Web3D: A Virtual Reality Browser

My Bachelor's final-year project at IIT Delhi


Web3D features a new interpreted language that provides developers with simple yet powerful high-level constructs for describing three-dimensional scenes and animations in non-immersive virtual worlds. Virtual worlds described using these constructs give Web3D enough information to render those worlds efficiently. Virtual worlds are modelled using the four 3D geometric primitives: cubes, cones, cylinders, and spheres; point light and parallel light sources; and orthographic and perspective cameras (observer) placed at a given location and looking in a given direction in space.

Web3D supports various rendering modes: wireframe, hidden line, and flat shading. Visual realism is enhanced by setting surface attributes of objects (gloss, shine), and by describing foggy scenes (depth cueing). Each object is rendered using a fixed number of polygons. The level of detail in rendering a scene can be controlled by varying the number of polygons used to render each object in the scene. Web3D is capable of displaying both static and animated worlds. The animations implemented are real-time, which are described by specifying time-variant functions. These functions could range from simple linear motion to complex helical motion functions. Quaternion interpolations are used to achieve smooth rotations between specified key frames.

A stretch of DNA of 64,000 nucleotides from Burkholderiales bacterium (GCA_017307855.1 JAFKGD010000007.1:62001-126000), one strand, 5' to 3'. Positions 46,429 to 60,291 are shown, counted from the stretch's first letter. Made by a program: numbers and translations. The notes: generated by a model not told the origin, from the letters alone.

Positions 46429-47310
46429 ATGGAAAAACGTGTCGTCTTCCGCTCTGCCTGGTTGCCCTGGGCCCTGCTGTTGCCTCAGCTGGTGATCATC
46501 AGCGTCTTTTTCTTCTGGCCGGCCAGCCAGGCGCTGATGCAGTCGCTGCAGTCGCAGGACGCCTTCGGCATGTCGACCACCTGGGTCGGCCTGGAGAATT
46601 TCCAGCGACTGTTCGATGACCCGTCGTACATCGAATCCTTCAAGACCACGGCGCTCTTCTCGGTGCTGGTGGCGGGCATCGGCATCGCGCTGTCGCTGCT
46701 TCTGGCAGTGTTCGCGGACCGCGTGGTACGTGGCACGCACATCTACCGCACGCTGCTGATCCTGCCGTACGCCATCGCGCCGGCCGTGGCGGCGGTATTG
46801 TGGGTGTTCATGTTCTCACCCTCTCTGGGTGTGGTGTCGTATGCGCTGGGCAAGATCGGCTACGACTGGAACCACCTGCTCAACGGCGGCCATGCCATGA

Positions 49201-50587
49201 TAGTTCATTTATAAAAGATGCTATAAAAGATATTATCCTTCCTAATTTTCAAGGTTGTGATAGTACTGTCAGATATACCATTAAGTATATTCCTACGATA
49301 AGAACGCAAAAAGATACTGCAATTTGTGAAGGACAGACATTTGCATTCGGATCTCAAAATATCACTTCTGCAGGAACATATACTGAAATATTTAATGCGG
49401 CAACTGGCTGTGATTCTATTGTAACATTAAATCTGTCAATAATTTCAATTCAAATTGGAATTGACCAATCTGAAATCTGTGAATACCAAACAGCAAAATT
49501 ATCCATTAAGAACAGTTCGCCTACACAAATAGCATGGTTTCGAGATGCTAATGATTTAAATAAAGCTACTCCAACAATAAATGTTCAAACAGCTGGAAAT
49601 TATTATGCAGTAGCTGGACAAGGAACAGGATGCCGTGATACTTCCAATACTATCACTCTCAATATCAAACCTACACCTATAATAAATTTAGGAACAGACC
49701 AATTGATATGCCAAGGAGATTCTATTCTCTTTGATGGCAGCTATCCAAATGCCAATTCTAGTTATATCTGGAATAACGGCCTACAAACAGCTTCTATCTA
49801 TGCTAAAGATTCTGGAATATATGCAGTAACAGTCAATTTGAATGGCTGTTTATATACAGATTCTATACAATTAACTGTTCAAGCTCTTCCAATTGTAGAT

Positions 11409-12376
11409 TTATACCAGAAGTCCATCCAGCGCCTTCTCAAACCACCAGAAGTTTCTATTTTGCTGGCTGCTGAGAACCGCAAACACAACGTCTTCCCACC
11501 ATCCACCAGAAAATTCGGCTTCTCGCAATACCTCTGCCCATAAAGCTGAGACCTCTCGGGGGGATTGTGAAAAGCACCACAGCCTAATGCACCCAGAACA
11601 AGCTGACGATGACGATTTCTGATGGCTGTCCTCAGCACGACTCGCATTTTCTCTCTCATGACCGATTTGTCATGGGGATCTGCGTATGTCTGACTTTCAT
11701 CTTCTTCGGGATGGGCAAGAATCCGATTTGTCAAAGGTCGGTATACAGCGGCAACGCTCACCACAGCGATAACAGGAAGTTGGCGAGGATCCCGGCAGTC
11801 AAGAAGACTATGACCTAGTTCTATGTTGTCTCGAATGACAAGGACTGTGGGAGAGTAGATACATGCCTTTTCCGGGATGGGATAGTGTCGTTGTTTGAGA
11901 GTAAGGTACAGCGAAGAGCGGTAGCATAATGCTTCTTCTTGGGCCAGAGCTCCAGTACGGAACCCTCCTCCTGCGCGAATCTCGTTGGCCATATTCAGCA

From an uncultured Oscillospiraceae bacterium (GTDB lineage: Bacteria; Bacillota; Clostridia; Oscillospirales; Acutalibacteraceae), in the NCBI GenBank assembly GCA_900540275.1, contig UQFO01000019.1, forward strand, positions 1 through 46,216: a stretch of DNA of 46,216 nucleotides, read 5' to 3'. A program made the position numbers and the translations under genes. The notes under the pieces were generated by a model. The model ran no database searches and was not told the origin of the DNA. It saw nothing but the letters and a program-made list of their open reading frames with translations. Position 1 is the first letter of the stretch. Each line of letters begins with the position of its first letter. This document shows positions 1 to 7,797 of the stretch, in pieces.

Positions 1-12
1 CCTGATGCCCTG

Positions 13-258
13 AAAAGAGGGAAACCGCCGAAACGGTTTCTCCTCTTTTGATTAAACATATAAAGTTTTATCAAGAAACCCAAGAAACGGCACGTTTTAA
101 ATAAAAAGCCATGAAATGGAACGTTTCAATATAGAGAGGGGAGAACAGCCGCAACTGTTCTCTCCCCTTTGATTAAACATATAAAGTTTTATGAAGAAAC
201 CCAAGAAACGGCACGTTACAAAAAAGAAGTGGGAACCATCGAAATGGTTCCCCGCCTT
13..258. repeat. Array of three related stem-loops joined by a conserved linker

Besides describing graphical objects and their attributes, Web3D is also capable of embedding these objects within text documents and linking the documents by means of hypertexts, giving the user the ability to prepare 3D presentations online. Hyperlinks can be to other virtual worlds or to HTML documents, in which case Web3D invokes a standard WWW browser (Netscape, Explorer, or Mosaic). Web3D, too, can be invoked by a properly configured WWW browser. Web3D provides an integrated development environment for creating 3D worlds by incorporating an editor that can be used to create, edit, and view output of source files all in one interface. Web3D provides the basic display and interaction functionalities, and a pleasing user interface. Sample virtual worlds rendered using Web3D: sample 1, sample 2, sample 3.

Web3D uses a Cartesian, right-handed, three-dimensional coordinate system. By default, objects are projected onto a two-dimensional device by projecting them in the direction of the positive Z axis, with the positive X axis to the right and the positive Y axis up. Web3D has been developed in C for UNIX using X Window Motif user interface toolkit. It was developed on Sun SPARCstations, but Makefiles are provided for DRS6000 and SGI as well. The Bachelor's thesis is available here.